The next morning i was sitting on a boulder, lethar-gically dangling a fly rod over the muddy river, when Amy accosted me. She'd asked me to talk to Mr. Nian and Little Cheng about their poor behavior—toward the Tibetans, toward her, toward the trip for which we'd paid a very hefty sum. Now our fledgling marriage assumed the geopolitical tension between an oppressive China and a struggling Tibet. I told her I didn't want to confront the men because I was afraid that Mr. Nian would cancel the trip. "We have to stand up to them," she kept saying. "What they're doing isn't right." I ignored her, concentrating instead on casting my muddler minnow into the river, feeling like an embattled Ricky Ricardo in some high-altitude episode of I Love Lucy.
"You've got a problem between your employees and your wife!" she finally shouted in frustration.
I pretended not to hear. That's when she hurled a water bottle at me. It bounced off the boulder and plopped on the sandy shore, half in the water, as if it couldn't decide—like me—whether to float clear out of this canyon and out of this marriage or stay and stick it out.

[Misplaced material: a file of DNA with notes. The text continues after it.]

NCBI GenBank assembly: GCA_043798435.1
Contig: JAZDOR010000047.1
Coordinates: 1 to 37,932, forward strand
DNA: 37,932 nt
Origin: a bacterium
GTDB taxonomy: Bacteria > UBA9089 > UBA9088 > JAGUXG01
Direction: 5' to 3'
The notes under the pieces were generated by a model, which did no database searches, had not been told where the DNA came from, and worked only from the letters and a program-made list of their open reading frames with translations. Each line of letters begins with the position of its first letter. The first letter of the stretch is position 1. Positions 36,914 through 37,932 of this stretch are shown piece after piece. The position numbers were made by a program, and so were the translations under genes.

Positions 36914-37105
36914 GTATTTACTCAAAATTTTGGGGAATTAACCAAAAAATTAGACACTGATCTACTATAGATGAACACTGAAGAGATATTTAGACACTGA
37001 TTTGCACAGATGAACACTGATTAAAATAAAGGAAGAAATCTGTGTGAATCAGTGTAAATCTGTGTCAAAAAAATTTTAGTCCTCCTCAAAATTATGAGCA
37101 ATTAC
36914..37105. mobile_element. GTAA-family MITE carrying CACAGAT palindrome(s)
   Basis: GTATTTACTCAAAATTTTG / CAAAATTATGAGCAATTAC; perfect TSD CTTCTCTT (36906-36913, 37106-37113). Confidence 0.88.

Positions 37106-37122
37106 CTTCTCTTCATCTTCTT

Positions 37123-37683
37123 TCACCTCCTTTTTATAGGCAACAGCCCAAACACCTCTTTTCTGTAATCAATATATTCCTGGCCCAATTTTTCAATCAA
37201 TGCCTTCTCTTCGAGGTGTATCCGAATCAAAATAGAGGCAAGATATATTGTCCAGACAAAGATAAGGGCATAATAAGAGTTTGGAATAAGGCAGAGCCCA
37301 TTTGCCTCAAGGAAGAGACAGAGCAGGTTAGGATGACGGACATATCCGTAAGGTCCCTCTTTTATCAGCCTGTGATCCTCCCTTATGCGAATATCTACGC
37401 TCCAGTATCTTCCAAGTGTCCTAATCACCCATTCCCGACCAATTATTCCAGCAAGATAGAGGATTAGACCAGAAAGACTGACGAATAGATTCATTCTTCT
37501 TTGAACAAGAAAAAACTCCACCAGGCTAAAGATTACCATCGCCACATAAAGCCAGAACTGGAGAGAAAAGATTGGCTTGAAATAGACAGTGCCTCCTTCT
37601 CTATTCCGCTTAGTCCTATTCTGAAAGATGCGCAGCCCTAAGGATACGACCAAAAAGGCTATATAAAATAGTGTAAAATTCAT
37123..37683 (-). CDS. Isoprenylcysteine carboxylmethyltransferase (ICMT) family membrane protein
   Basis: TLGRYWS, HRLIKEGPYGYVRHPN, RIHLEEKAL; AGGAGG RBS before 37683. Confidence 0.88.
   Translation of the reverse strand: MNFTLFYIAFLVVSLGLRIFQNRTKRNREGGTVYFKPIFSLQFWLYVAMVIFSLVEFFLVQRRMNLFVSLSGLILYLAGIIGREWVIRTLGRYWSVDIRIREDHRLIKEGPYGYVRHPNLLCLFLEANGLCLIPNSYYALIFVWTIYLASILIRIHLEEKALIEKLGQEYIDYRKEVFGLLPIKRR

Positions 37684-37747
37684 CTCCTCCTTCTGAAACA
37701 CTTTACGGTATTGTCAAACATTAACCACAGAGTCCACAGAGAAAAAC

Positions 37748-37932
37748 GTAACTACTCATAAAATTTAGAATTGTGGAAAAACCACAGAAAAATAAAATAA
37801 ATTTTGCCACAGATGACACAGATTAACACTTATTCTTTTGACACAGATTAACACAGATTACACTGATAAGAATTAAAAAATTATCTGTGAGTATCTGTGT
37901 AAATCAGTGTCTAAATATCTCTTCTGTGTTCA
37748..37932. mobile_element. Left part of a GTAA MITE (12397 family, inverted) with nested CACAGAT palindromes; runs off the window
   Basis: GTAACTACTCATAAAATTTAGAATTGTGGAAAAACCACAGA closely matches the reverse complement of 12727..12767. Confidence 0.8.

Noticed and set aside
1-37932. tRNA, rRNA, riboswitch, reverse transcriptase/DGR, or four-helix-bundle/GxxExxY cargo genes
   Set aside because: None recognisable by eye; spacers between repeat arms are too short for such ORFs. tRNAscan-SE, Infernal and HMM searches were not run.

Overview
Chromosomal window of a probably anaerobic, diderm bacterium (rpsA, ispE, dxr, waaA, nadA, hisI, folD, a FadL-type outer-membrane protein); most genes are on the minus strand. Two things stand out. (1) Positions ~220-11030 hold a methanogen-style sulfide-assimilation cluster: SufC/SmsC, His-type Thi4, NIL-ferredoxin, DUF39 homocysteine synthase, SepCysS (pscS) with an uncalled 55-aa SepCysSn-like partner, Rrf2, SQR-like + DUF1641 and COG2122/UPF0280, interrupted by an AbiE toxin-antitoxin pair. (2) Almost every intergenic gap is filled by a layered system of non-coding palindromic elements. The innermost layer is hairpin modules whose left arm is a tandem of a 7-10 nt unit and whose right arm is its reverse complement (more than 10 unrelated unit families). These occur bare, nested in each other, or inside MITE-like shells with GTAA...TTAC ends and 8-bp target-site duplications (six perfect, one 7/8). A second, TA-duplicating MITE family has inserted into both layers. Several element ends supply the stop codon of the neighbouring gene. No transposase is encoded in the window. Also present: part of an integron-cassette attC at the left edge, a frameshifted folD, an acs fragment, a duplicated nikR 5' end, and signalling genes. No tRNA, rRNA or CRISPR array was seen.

I did stick it out, after an epic and hyperventilated argument with Amy up that grassy incline with the white horse in tow. It came down to my simple realization that this was as much her journey as mine, that we were in this together for the long haul. I then confronted Mr. Nian in a dusty stable after his surprise announcement that Amy and I weren't permitted by government order to enter Tibetan villages along this stretch of the Yangtze. "Goddamn it!" I screamed, hurling my notebook into a heap of dried yak dung as a group of nomads looked on in amazement. "This is China!" he shouted back, as if that explained everything. He demanded that I shut up, and when I didn't, he canceled the trek on the spot.
We were nearing its end anyway. Amy and I gladly left Mr. Nian and Little Cheng as soon as legally possible, dropped off the Tibetan Plateau, and made our own way along the Yangtze across China. Five months after we began the trip, we arrived, weary and battle-scarred, in Shanghai. We returned home and I sat down to write my travel book, but after many wobbly attempts I finally put it aside. It's only now, more than a decade and two children since our honeymoon trip, that I've completed the book. And it really has very little to do with the Yangtze River.
Peter Stark edited the anthology Ring of Ice, and wrote Last Breath: Death at the Extremes of Human Endurance. His next book, Astoria: John Jacob Astor and Thomas Jefferson’s Lost Pacific Empire: A Story of Wealth, Ambition, and Survival, will be published in March 2014 by Ecco.